The determination of a Euro’s architect in the face of crisis
Extracts of the conversations on the eve of the European Council published by Notre Europe in March, June, October and December2010
The Euro crisis, a confidence crisis
"The force really driving the attacks on the euro is a lack of confidence in the EU’s ability to move forward in the historic task assigned to it, namely setting up a fully-fledged union, building a power designed to complete and to supplement its member states› power (while curbing it at the same time). When all is said and done, what is at stake in this European crisis is not Greece but the euro, and beyond the euro, the Union itself. People have difficulty in grasping the nature of the European project because both market operators and a majority of observers are unwittingly bound to a political model in which all power is held by the nation state, and they think that any other kind of order, such as the one that the European Union is building, is not really feasible. We might call this a Westphalian mindset, going back to the Treaty of Westphalia in 1648 when the end of the Wars of Religion was marked by a treaty recognizing each country’s power to choose its religion and its right not to have to put up with any external interference. The majority of today’s actors still have a political culture anchored in this model. Now, the European Union is a new historic experience based on building a post-Westphalian order. If we fail to see that, then we will inevitably harbour scepticism and lack confidence in the very existence of such a thing as the Union. So if you are a market operator or a commentator, you naturally tend to put your money on the experiment failing rather than on its being a success. (June 2010)..."
EU’s answer to the crisis
"We blame the EU for not having acted quickly enough and it is true that, if the decisions had been taken two months earlier, we would have acted in circumstances where the markets would have been less nervous. Nevertheless, it must be said that extraordinary democratic decisions such as these require a longer gestation period that we would wish. In the EU, but also in Greece, it has taken some time to build the political will necessary for a real turning point. Besides, if we compare the time needed in the EU to come up with a decision with that needed in the US at the autumn 2008, after the general panic generated by the Lehman Brothers’ bankruptcy, we see that the implementation of the Troubled Asset Relief Program (TARP) was not faster, it even faced a negative vote from the Congress. It is not only in Europe where the time needed to build the political will to act is longer than that the time devoted to the conception of the measures. (March 2010)... "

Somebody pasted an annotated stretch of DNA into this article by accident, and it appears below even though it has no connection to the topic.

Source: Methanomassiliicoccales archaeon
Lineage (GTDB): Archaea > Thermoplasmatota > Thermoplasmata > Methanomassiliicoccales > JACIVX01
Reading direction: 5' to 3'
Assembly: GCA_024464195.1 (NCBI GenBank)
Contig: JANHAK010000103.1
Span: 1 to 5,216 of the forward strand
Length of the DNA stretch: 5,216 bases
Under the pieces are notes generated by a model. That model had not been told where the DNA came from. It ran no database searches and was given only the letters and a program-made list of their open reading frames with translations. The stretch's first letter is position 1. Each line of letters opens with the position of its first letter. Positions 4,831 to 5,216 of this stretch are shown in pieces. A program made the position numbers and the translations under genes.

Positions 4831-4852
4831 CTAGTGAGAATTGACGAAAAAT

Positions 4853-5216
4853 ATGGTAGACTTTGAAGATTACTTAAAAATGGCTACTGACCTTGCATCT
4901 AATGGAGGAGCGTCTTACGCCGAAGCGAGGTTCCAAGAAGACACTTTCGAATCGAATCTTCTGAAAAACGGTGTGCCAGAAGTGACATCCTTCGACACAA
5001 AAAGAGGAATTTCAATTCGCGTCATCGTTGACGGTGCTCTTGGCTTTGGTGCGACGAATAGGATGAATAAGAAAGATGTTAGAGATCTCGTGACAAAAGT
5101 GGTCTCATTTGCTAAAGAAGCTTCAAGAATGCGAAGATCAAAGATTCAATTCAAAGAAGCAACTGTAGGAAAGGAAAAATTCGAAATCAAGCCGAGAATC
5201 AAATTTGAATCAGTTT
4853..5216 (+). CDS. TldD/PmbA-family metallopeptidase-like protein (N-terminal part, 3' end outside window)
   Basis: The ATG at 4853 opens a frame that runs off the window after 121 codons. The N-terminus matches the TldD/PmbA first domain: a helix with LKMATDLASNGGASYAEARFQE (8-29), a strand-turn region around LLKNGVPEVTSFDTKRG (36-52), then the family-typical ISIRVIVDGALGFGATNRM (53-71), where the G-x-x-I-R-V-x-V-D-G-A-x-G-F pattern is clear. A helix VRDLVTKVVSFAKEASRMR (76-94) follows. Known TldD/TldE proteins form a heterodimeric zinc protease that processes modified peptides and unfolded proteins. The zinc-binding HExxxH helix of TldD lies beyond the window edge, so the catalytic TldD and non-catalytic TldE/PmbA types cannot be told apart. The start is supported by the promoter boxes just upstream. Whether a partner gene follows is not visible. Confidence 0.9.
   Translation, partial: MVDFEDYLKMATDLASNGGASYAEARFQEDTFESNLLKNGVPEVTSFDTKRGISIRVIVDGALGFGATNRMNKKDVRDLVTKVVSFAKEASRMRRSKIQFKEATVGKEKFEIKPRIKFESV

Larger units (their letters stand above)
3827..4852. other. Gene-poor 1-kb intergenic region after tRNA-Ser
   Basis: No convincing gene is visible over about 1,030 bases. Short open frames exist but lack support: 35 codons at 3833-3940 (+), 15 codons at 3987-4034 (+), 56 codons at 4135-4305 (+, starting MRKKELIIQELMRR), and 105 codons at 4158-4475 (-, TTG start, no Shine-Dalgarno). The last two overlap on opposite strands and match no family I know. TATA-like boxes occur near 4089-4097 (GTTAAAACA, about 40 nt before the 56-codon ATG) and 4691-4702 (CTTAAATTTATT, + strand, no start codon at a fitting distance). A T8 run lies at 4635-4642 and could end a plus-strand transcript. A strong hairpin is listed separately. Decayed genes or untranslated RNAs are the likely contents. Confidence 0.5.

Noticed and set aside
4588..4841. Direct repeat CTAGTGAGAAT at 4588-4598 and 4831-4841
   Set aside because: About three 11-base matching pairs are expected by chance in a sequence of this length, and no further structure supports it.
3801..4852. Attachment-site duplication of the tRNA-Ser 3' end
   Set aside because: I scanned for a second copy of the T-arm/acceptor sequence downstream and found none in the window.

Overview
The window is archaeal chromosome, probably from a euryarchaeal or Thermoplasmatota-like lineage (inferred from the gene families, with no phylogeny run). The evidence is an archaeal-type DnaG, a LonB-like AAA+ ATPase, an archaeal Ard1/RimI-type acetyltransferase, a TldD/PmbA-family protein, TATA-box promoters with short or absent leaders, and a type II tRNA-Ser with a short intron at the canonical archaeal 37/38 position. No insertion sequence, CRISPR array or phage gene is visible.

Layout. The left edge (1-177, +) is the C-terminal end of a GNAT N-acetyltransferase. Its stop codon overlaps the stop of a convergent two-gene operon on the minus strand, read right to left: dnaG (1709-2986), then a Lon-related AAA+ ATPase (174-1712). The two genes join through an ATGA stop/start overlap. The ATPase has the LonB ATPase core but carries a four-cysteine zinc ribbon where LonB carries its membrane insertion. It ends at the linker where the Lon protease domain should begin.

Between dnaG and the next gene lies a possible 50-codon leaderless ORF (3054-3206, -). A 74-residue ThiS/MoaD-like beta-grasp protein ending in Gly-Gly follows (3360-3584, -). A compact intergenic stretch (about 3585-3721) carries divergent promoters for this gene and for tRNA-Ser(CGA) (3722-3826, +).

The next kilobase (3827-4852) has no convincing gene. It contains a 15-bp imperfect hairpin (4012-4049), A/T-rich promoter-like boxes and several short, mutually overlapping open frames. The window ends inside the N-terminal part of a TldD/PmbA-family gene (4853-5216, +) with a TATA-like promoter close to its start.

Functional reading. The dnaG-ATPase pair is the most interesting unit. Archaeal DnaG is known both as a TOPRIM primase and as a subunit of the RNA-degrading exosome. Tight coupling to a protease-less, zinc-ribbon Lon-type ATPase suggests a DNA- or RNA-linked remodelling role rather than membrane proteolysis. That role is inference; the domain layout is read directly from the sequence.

The EU as an actor rather than a coordinator
"A real economic government can only be made of actions in which the Union is the actor - with its own instruments - rather than the coordinator. This is currently the case with the currency, the competition policy, the external trade. This should be the case for certain aspects of the energy policy, research, infrastructures and transports among others. These are fields in which the EU competence is – as we say – “shared”. However, this sharing can’t be achieved through coordination, nor by the simple creation of a big market. In this sharing, the EU’s part today is close to zero. (March 2010)..."
[Mrt: Hattip for Jeff for providing this link]